intended manner and under normal conditions.
•
There are dishonest and possibly illegal methods used to breach the code protection feature. All of these methods, to our
knowledge, require using the Microchip products in a manner outside the operating specifications contained in Microchip’s Data
Sheets. Most likely, the person doing so is engaged in theft of intellectual property.
•
Microchip is willing to work with the customer who is concerned about the integrity of their code.
•
Neither Microchip nor any other semiconductor manufacturer can guarantee the security of their code. Code protection does not
mean that we are guaranteeing the product as “unbreakable.”
Code protection is constantly evolving. We at Microchip are committed to continuously improving the code protection features of our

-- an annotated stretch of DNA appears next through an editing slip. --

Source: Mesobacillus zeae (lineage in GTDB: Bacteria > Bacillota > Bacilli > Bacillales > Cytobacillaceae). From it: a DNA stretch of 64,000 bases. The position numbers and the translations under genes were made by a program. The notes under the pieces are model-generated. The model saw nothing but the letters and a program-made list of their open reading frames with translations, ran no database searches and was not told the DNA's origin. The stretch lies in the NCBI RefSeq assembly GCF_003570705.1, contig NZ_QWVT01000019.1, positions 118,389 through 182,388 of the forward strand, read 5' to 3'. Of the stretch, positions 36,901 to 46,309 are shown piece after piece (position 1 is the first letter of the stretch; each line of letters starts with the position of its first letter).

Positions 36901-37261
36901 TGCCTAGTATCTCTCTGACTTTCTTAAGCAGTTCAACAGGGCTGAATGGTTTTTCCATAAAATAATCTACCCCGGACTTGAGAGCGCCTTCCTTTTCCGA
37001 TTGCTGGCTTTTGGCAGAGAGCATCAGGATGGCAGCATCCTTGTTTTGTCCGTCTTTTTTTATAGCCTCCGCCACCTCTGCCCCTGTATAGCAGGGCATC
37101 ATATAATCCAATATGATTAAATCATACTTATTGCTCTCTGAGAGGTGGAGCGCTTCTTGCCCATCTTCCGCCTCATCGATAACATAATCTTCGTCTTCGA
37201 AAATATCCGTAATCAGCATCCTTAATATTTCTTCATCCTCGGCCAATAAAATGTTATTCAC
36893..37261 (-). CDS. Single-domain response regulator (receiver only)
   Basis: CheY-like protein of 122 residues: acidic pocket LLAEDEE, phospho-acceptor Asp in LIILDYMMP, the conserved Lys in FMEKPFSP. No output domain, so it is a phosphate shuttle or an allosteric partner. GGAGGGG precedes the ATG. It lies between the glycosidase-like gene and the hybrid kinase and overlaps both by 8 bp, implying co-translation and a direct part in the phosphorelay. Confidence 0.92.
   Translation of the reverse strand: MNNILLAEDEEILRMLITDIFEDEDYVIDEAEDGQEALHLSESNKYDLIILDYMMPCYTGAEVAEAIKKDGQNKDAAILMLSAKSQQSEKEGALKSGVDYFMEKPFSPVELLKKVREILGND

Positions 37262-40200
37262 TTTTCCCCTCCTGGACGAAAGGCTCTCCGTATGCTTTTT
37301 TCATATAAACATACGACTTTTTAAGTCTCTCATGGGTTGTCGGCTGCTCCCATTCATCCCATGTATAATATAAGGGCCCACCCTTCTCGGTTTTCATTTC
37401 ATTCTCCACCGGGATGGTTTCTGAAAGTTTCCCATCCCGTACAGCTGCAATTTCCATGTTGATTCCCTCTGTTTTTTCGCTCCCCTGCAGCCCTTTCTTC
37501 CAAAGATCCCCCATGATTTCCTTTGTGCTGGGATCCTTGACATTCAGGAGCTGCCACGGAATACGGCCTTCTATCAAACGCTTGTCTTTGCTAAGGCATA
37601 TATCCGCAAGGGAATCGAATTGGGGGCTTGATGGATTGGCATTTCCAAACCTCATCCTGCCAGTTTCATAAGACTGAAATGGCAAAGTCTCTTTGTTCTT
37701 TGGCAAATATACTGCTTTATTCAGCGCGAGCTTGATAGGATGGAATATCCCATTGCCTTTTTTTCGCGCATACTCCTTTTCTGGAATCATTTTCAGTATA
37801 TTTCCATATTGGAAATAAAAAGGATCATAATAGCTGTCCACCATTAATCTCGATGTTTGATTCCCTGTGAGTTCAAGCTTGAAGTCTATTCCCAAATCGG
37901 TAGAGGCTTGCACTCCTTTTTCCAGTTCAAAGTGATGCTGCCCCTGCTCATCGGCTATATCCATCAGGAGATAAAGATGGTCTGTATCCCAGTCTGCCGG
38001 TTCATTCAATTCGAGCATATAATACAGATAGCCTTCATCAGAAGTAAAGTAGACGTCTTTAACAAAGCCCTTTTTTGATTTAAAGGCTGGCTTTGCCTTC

products. Attempts to break Microchip’s code protection feature may be a violation of the Digital Millennium Copyright Act. If such acts
allow unauthorized access to your software or other copyrighted work, you may have a right to sue for relief under that Act.
Information contained in this publication regarding device
applications and the like is provided only for your convenience
and may be superseded by updates. It is your responsibility to
ensure that your application meets with your specifications.
MICROCHIP MAKES NO REPRESENTATIONS OR
WARRANTIES OF ANY KIND WHETHER EXPRESS OR
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OTHERWISE, RELATED TO THE INFORMATION,
INCLUDING BUT NOT LIMITED TO ITS CONDITION,
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intellectual property rights.
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Printed on recycled paper.
ISBN: 978-1-60932-266-3
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 2010 Microchip Technology Inc.
DS01327A-page 11
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Tel: 678-957-9614
Fax: 678-957-1455
Boston
Westborough, MA
Tel: 774-760-0087
Fax: 774-760-0088
Chicago
Itasca, IL
Tel: 630-285-0071
Fax: 630-285-0075
Cleveland
Independence, OH
Tel: 216-447-0464
Fax: 216-447-0643
Dallas